Employment at Will
An at-will employee generally has no right to their job. Many employees believe that there are laws that protect them from being fired without reason or notice, but those employees are wrong. Being an at-will employee means that, absent a contractual relationship, your boss does not have to provide you the benefits of such protections as notice or reason for termination. While this may be discouraging news, this also allows you the benefit of quitting your job with no notice or no reason as well.
Continue reading “5 Workplace Laws Employees Need to Understand”
Recently, American fashion designers and former child actresses Mary-Kate and Ashley Olsen have moved to settle a lawsuit brought by a former intern. In September 2015, Shahista Lalani filed suit against the the sisters, known collectively as the Olsen twins, in New York Supreme Court, alleging that she worked 50-hour weeks without pay or college credit. Ms. Lalani filed a “proposed class action to join other unpaid interns” who had worked for the Olsen twins. She requested the court grant damages, minimum wage, and overtime. In 2012, Ms. Lalani worked for the clothing line “The Row,” a high-end fashion line owned by the Olsen twins.
Continue reading “Another Court Settlement in Unpaid Intern Case”
On January 11, 2017, a proposed class action discrimination lawsuit was filed against Fiat Chrysler Automobiles (FCA) in Detroit, Michigan by the company’s former diversity manager Marlin G. Williams. In her discrimination suit, Ms. Williams alleges that FCA’s employee evaluation process impedes the success of African-American employees at a disproportionate rate. This lawsuit has the potential to affect many African-American managers who are subject to an evaluation process. Class-action status is the designation that can be approved by a federal judge if a plaintiff can prove numerous employees were also harmed in the same manner.
Continue reading “Discrimination Lawsuit Filed Against Fiat Chrysler Automobiles”
On December 21st the Cuomo Administration implemented a new regulation prohibiting insurance companies from refusing coverage for crime-related losses caused by employees. Effective January 1, 2017, the regulation allows businesses to obtain commercial crime coverage after sustaining losses in a situation involving an employee’s dishonesty.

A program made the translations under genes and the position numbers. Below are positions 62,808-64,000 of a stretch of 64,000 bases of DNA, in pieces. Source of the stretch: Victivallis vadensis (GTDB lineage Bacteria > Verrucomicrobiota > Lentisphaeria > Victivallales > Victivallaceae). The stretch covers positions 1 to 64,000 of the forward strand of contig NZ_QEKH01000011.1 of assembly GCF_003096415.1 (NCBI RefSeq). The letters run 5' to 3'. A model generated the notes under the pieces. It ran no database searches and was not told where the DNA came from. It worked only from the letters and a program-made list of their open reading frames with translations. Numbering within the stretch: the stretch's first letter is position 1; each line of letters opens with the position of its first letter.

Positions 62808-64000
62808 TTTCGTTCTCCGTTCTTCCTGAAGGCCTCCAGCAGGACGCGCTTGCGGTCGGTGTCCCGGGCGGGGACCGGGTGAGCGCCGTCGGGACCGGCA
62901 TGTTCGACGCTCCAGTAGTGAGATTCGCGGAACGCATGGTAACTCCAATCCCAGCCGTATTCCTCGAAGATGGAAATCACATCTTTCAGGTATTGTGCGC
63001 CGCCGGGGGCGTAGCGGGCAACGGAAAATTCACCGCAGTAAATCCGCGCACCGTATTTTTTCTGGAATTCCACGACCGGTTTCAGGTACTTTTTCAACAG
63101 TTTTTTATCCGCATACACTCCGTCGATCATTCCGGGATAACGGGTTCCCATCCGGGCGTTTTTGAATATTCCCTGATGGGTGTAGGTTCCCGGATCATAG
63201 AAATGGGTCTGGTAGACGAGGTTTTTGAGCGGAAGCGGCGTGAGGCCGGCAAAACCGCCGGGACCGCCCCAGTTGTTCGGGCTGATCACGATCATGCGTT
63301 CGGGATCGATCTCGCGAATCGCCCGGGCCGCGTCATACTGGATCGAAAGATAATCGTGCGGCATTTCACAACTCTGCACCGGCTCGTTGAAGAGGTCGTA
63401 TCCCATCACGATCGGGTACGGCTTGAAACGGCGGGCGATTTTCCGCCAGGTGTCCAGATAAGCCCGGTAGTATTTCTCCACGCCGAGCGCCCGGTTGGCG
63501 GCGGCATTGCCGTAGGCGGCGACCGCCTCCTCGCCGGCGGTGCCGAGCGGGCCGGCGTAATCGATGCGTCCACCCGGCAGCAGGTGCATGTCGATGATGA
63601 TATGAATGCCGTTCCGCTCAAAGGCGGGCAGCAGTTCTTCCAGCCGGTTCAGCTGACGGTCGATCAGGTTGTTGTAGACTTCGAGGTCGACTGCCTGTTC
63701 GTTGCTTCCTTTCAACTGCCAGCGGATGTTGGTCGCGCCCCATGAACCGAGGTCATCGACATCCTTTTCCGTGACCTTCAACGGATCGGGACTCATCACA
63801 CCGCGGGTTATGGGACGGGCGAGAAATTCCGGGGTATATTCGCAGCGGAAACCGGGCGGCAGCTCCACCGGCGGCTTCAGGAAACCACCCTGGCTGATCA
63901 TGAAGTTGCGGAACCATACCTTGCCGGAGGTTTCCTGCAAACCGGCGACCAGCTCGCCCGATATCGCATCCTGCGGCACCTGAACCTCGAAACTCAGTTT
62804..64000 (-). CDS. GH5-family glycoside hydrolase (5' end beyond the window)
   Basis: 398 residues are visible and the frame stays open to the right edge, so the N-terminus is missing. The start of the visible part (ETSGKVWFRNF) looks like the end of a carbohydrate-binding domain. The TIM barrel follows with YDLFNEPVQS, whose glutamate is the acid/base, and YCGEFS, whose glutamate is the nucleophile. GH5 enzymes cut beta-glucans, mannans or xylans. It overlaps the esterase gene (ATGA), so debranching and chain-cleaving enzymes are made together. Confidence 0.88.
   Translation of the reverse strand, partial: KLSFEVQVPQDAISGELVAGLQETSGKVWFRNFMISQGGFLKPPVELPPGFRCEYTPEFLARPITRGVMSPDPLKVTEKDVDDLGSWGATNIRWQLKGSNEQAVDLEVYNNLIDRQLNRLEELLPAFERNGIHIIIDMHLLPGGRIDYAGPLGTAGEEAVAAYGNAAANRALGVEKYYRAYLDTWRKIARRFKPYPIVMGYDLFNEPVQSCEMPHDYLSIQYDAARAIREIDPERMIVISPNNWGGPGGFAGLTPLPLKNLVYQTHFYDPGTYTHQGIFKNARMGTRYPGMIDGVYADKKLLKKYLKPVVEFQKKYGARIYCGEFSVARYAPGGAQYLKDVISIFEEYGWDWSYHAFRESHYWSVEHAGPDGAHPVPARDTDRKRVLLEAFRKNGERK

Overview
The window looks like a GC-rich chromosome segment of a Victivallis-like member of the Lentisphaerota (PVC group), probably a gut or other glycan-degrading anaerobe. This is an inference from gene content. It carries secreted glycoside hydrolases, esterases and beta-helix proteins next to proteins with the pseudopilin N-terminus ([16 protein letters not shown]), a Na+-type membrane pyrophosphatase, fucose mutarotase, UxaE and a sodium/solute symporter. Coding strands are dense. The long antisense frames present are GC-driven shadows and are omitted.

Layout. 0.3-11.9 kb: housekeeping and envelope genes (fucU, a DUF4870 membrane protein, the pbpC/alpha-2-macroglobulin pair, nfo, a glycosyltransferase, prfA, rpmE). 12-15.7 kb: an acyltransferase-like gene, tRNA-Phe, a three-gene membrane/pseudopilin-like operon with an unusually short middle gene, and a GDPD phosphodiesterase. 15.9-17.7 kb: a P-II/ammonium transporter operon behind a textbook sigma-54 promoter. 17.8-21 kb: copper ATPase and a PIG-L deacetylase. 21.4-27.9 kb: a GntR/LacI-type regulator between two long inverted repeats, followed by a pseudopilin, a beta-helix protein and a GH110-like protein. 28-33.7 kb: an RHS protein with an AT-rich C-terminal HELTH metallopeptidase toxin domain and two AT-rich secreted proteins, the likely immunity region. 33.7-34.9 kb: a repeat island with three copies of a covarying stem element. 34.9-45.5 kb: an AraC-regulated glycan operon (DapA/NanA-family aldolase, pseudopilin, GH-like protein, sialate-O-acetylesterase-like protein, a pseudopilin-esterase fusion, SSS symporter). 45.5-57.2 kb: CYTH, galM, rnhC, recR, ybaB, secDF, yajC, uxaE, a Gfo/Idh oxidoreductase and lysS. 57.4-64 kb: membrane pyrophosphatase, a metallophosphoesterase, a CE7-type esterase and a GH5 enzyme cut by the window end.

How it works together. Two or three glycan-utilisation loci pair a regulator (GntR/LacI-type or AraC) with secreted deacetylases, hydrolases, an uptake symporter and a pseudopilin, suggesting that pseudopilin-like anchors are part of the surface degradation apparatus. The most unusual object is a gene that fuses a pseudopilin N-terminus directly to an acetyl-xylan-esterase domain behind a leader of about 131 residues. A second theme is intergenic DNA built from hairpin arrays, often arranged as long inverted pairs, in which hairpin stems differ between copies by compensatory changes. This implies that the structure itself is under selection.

Continue reading “New York State Eases Burden on Hiring Ex-Convicts”
Law360 recently reported that The Department of Justice is proposing a new rule that would implement changes to the Immigration and Nationality Act, including how certain terms would be defined in regards to the so-called “unfair, immigration-related employment practices” based on the employee’s immigration status or nation of origin. Continue reading “New Proposal from DOJ Seeks to Reduce Employment Discrimination against Immigrants”
An African-American who claims he was subjected to racial discrimination and a hostile work environment — only to be fired — has been allowed by a U.S. District Court to pursue a lawsuit against his former manager and the dealership where he worked.
Continue reading “Fired African-American Car Salesman’s Lawsuit Can Proceed”
Fox News Channel host Gretchen Carlson recently filed a sexual harassment and wrongful termination lawsuit against the network’s chairman and CEO, Roger Ailes, after she refused his alleged sexual advances towards her. On July 6, Ms. Carlson filed a complaint against Mr. Ailes with the Superior Court of New Jersey in Bergen County, stating that, after she refused Mr. Ailes’ sexual advances towards her and complained about his behavior, he unlawfully retaliated against her. Ms. Carlson was terminated from her position as the host of the network’s afternoon program The Real Story with Gretchen Carlson on June 23. Prior to this role, Ms. Carlson was the co-host of Fox and Friends until 2013.
Continue reading “Fox News Host Files Sexual Harassment Suit Against Television Executive”
All companies must now be familiar with the Labor Department’s new rules defining independent contractor versus employee status for several reasons. In addition to working for principals as an independent worker, many rep firms hire employees to assist in their businesses. When are workers employees? When are they contractors? These are differences in definitions that have huge legal implications.
Continue reading “Significant Employee versus Independent Contractor Developments”
In 2014, New York City Mayor de Blasio signed into effect the Earned Sick Time Act, and later approved further amendments that would offer employees greater protection by expanding the Act. Recently, companies such as Best Buy and FedEx have been fined for not complying with the law that went into effect in April 2014.
Continue reading “NYC Employers Fined for Not Allowing Employees Sick Leave”
In today’s technology driven society, almost everyone has some type of social media account. While most young people think nothing of the reflection your page might have regarding prospective employment, it is estimated that three-quarters of employers look at applicants’ Facebook presence to see what they’re doing outside of work. While CareerBuilder.com estimates approximately 1 in 10 young people have been denied jobs based off their Facebook postings, there are laws that protect a worker’s privacy when it comes to what these employers may take into account when selecting a new hire.
Continue reading “Investigation of Employee’s Social Network Sites”